Later that year, he was promoted to Brigadier general and in November 1900 appointed a Knight Commander of the Order of the Bath (KCB) for his services[8] (he was invested by King Edward VII at Marlborough House on 25 July 1901 during a brief visit to London). From 1901 he was Inspector general of Imperial Yeomanry in South Africa, with the local rank of Major-general. He relinquished his commission and was granted the honorary rank of Major-General in the Army on 22 January 1902,[9] leaving South Africa the following month by the steamer RMS Kinfauns Castle.[10] After his return to the United Kingdom, he was in late April 1902 appointed Inspector General of Imperial Yeomanry (at Army Headquarters) with the temporary rank of Major-General whilst so employed.[11]

Lord Chesham was appointed to Honorary Colonel of the Buckinghamshire Imperial Yeomanry (Royal Bucks Hussars) on 19 March 1902.[12]

Family[edit]

Lord Chesham married, in 1877, his second cousin Lady Beatrice Constance Grosvenor (1858–1911), second daughter of Hugh Grosvenor, 1st Duke of Westminster. They had two sons and two daughters:[13]

Lady Chesham was appointed a Lady of Grace of the Order of St. John (DStJ) in July 1901,[14] and in December the same year received the decoration of the Royal Red Cross (RRC) for her services with the Imperial Yeomanry Hospital during the Boer War.[15]

Lord Chesham was killed in November 1907 a after a fox-hunting accident near Daventry. He was thrown from his horse and suffered a dislocated neck. He was succeeded in the barony by his second but eldest surviving son John, then aged 13.[1] After his death, in 1910, Lady Chesham remarried Maj. John Alexander Moncreiffe MC, son of Sir Thomas Moncreiffe, 7th Baronet.[13]

There is a bronze statue commemorating his life and deeds located in the Market Square in Aylesbury, Buckinghamshire which has Grade II Listed Building status.[16]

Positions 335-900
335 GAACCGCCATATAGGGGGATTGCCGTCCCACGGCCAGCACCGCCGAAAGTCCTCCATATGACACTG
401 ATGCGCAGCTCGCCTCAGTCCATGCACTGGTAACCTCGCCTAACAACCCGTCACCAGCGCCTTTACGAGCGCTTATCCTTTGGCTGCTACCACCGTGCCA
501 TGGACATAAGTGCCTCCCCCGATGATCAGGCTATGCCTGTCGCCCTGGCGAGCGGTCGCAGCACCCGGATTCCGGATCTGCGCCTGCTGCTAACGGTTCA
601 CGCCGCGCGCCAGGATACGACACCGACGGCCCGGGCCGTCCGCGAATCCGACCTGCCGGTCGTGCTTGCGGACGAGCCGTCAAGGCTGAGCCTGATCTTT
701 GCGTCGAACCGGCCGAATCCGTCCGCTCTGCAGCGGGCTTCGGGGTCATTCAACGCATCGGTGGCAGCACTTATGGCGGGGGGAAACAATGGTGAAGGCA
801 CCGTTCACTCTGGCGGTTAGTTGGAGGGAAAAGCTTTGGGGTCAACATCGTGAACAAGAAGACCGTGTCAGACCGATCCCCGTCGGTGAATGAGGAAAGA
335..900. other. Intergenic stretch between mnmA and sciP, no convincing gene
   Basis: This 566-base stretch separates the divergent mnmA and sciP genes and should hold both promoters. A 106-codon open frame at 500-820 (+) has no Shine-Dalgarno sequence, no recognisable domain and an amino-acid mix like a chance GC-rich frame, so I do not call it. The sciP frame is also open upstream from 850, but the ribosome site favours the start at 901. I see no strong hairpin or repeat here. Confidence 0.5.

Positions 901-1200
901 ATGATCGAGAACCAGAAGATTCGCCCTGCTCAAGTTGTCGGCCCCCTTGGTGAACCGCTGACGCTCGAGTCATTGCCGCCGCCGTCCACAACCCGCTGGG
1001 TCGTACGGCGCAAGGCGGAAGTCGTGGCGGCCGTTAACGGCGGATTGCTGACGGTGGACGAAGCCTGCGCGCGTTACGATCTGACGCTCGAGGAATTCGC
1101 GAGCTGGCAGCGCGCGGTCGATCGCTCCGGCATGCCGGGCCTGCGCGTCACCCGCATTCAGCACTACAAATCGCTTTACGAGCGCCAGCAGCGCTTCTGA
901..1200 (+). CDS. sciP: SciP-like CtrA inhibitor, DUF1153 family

References[edit]

  1. ^ a b c d e "Obituary: Lord Chesham". The Times. The Times Digital Archive. 11 November 1907. p. 10. 
  2. ^ "no. 27243". The London Gazette. 2 November 1900. p. 6689. 
  3. ^ "no. 27338". The London Gazette. 26 July 1901. p. 4919. 
  4. ^ "no. 27378". The London Gazette. 19 November 1901. p. 7472. 
  5. ^ "no. 27155". The London Gazette. 19 January 1900. p. 362. 
  6. ^ "no. 27156". The London Gazette. 23 January 1900. p. 428. 
  7. ^ "The War - Embarcation of Troops". The Times (36063). London. 12 February 1900. p. 10. 
  8. ^ "no. 27306". The London Gazette. 19 April 1901. p. 2696. 
  9. ^ "no. 27427". The London Gazette. 22 April 1902. p. 2689. 
  10. ^ "The War - movements of troops". The Times (36672). London. 23 January 1902. p. 8. 
  11. ^ "no. 27428". The London Gazette. 25 April 1902. p. 2794. 
  12. ^ "no. 27417". The London Gazette. 18 March 1902. p. 1887. 
  13. ^ a b Mosley, Charles, ed. (2003). Burke's Peerage, Baronetage & Knighthood (107 ed.). Burke's Peerage & Gentry. pp. 761–763. ISBN 0-9711966-2-1. 
  14. ^ "no. 27330". The London Gazette. 5 July 1901. p. 4469. 
  15. ^ "Court circular". The Times (36641). London. 18 December 1901. p. 6. 
  16. ^ Statue with Grade II Listed Building status Heritage Gateway website

External links[edit]

Political offices
Preceded by
The Earl of Coventry
Master of the Buckhounds
1900–1901
Office abolished
Peerage of the United Kingdom
Preceded by
William George Cavendish
Baron Chesham
1882–1907
Succeeded by
John Compton Cavendish